Kelsy, brotherFalls Creek can add one more salvation to its numbers. At least technically, because the story began at Falls Creek Baptist Conference Center in the summer of 2007.

Kelsy Dowd and a friend from Ada, First, approached Mike Duncan, youth minister at Woodward, First, in the plaza area to ask him some questions about a game they were playing.

On the front of  Kelsy’s T-shirt was “Ada Tennis Team.” Duncan, who grew up in Ada, asked Kelsy if that is where she was from.

Usually Kelsy would have just said ‘yes,’ but uncharacteristically she said, “That’s where I live, but I was adopted as an infant from a gypsy village outside Arad, Romania.”

“That took me back,” recalled Duncan. “For the last eight years, that’s where we’ve gone a mission trip. I invited her to our cabin to look at pictures from a gypsy village outside Arad, and introduced her to an intern from Romania who had been with us two years.”

In January 2009, as Woodward, First began preparations to return to Romania, Kelsy’s mother called and asked if her daughter could go on the mission trip.

Kurt and Julie Dowd adopted Kelsy after watching a TV special in December 1990 about Romanian orphanages full of children who had been abandoned.

“We looked at each other and said, ‘That’s what we need to do,’” remembered Julie. “We started paperwork, and by April, I was in Romania searching for my child.”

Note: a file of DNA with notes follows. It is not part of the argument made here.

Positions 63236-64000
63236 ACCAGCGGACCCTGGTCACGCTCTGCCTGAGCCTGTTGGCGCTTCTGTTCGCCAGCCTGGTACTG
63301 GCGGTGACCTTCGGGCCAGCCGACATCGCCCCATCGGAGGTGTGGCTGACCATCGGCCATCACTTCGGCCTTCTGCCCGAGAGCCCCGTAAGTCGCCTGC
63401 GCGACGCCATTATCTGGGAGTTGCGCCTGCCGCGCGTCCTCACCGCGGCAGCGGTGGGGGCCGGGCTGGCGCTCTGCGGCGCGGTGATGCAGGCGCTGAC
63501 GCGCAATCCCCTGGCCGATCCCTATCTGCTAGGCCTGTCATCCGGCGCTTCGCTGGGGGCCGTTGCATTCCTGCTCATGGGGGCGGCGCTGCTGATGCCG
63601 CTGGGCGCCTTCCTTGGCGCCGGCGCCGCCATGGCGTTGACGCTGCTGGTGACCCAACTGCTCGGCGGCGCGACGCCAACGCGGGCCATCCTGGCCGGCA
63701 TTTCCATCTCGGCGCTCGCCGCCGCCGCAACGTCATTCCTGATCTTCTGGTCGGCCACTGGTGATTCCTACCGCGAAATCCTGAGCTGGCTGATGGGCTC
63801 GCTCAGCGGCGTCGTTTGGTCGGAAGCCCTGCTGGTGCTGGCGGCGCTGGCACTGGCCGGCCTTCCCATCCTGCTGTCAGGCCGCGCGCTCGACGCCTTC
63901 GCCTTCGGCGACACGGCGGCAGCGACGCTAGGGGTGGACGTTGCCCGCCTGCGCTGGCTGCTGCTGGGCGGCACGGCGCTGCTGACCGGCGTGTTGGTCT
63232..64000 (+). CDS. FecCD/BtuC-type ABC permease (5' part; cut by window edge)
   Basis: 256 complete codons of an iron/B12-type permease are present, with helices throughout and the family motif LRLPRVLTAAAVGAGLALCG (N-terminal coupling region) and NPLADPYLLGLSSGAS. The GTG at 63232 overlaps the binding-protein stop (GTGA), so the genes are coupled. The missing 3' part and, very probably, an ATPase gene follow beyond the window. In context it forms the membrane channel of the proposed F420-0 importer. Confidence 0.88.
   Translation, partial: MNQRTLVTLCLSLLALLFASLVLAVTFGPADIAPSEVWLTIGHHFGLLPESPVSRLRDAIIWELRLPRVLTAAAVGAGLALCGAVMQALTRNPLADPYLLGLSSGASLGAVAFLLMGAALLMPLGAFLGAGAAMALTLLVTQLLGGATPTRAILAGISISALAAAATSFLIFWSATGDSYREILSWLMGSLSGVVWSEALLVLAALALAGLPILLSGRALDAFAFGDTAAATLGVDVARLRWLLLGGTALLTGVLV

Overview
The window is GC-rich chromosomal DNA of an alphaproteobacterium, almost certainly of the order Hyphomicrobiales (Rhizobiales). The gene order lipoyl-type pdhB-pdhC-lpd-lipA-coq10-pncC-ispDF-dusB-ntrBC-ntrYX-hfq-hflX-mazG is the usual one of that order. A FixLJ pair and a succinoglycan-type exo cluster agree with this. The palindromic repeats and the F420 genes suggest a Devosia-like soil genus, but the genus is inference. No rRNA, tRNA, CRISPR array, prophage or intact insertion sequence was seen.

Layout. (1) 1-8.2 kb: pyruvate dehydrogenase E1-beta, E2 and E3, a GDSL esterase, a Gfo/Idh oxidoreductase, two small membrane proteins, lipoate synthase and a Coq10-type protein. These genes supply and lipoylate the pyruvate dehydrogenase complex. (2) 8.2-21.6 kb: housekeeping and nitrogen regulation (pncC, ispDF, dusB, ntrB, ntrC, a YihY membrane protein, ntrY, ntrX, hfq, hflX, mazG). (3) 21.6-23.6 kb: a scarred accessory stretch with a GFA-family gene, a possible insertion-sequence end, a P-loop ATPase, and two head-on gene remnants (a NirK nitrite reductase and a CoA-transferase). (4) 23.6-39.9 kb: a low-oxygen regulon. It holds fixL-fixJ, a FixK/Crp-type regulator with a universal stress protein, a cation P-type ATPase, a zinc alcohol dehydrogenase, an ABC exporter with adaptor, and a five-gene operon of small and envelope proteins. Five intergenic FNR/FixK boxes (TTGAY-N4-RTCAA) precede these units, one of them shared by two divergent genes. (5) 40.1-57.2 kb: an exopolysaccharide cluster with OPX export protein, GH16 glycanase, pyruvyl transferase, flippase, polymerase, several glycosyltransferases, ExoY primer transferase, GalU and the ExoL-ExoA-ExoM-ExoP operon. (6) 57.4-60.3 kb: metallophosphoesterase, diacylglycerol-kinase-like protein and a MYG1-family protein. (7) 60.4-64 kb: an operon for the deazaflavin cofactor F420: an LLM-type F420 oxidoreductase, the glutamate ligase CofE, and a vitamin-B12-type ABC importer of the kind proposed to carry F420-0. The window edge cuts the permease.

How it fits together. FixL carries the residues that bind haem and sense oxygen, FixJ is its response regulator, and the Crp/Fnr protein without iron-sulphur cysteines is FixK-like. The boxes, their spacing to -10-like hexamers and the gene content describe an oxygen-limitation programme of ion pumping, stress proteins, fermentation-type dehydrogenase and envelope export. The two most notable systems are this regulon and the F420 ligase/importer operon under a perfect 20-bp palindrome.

Julie said she located Kelsy after she heard about a baby girl who was sick, and whose parents wanted her to go to America where she could have American medicine.

“Kelsy was malnourished and had rickets,” Julie said. “She had a low birth weight and was not gaining. They were afraid she was going to die.”

There was also the story that Kelsy’s birth father didn’t think she was his child, and her paternal grandfather was interested in making money by adopting out the baby.

Julie was in Romania several weeks trying to get her new daughter out of the country, which was struggling to end a communist regime.

“We finally got her home at the end of May 1991,” said Julie. She was born Dec. 20, 1990, about the time we saw the TV special.”

When Kelsy left for Romania last July, Julie, sent along a folder that had the last known address of Kelsy’s birth parents, her adoption papers, photographs and a letter to her daughter that said she knew Kelsy might not get to see her birth parents, but “God has you on this trip for a purpose.”

Julie said Kelsy didn’t really expect to meet her birth parents, but she still wanted to minister to the children there and see where she was from whether she saw any of her relatives or not.

Kelsy, father“If the opportunity came up, I thought it would be great to find my biological parents,” Kelsy said. “Although I’d always wanted to meet my birth family, I thought there was a slim chance of them being in the same village 18 years later. I had just accepted the fact they gave me up for adoption to have a better life. But my main focus was the mission trip.”

A few days into the trip, Duncan told Kelsy the village where she was born was only about 15 minutes away, and asked if she wanted to go.